'I always bless God for making anything so strong as an onion!' exclaimed William Morris, in a fine and characteristic burst of fervour. That is the point: an onion is so strong. The very strength of a thing often militates against applause. If a strong man lifted a bag of potatoes we should think no more about it; but if a schoolboy picked it up and ran off with it we should be speechless with amazement. We take the strength of the strong for granted; it is the strength of the weak that we applaud. If a man is known to be good or useful or great, we treat his goodness or usefulness or greatness as one of the given factors of life's intricate problem, and straightway dismiss it from our minds. It is when goodness or usefulness or greatness breaks out in unexpected places or in unexpected people that we vociferously shout our praise. We applaud the singers at a concert because it appeals to us as such an amazing and delightful incongruity that so practical and prosaic a creature as Man should suddenly burst into melody; but when the angels sang at Bethlehem the shepherds never thought of clapping. The onion is therefore in company with the angels. I am not surprised that the Egyptians accorded the onion divine honours and carved its image on their monuments. I am prepared to admit that onions do not move in the atmosphere of sentiment and of poetry. Tears have been shed over onions, as every housewife knows. Shakespeare speaks of the tears that live in an onion. But, as Shakespeare implies, they are crocodile tears—without tenderness and without emotion. Old John Wolcott, the satirist, tells how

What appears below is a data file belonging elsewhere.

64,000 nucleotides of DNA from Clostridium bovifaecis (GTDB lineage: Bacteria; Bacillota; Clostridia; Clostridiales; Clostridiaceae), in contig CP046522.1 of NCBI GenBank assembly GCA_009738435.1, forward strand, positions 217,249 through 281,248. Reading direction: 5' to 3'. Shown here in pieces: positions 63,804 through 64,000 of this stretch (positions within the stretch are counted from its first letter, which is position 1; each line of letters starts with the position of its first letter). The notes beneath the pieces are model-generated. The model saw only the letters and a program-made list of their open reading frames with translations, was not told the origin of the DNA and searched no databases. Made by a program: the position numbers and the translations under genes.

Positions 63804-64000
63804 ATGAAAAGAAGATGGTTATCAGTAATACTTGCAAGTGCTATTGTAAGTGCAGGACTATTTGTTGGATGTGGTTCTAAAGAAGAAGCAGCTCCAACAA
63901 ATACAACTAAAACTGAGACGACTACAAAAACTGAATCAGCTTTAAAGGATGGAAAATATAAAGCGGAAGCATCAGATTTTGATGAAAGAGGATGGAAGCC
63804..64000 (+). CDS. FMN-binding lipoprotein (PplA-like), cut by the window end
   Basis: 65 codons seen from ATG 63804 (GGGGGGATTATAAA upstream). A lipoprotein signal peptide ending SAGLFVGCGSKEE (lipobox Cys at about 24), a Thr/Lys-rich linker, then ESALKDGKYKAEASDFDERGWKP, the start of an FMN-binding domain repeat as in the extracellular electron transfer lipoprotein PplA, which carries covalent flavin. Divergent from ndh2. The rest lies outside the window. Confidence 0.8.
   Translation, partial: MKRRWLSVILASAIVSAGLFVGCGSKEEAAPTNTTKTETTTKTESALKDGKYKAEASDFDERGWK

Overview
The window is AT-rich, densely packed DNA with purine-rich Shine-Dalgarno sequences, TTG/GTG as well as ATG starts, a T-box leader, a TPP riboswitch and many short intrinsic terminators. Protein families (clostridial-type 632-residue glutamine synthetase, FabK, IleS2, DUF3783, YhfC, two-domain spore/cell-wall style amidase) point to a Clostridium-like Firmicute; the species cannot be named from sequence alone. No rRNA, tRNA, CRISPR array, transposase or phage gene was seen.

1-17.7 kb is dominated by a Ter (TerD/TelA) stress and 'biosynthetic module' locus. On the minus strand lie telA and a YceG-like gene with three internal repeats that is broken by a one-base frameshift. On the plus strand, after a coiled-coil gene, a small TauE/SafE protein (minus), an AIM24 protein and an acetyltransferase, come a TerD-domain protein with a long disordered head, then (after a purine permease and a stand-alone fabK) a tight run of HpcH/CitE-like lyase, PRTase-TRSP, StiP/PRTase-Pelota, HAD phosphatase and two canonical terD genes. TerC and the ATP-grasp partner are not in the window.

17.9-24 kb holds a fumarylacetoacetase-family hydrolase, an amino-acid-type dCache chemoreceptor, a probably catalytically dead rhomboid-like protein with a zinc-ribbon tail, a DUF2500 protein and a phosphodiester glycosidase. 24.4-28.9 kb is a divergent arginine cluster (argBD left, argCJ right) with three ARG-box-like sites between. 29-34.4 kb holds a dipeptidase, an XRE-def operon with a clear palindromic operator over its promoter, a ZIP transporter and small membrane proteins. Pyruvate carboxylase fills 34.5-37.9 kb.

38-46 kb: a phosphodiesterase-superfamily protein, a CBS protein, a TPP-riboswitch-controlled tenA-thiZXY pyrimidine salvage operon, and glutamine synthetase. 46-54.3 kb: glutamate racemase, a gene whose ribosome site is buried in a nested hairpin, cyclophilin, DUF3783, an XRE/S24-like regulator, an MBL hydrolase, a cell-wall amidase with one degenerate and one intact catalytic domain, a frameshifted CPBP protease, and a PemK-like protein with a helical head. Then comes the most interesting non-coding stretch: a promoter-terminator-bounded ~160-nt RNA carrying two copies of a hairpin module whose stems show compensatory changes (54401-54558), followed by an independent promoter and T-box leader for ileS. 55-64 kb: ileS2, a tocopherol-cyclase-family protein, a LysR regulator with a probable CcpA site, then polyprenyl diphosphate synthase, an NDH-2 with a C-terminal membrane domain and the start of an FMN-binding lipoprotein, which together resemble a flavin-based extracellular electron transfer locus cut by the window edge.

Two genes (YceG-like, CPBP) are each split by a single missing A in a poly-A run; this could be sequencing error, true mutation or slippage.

. . . . . . Master Broadbrim
  Pored o'er his father's will and dropped the onioned tear.

     And Bernard Shaw writes of 'the undertaker's handkerchief, duly onioned with some pathetic phrase.' No, onions do not lend themselves to passion or to pathos. You would scarcely decorate the church with onions for your sister's wedding, or plant a row of onions on a hero's grave. And yet I scarcely know why. For, in a suitable setting, a touch of warm romance may light up even so apparently prosaic a theme. The coming of the swallows in the spring is scarcely a more delightful event in Cornwall than the annual arrival of the onion-sellers from Brittany. What a picturesque world we invade when we get among those dreamy old fishing-villages that dot the Cornish coast!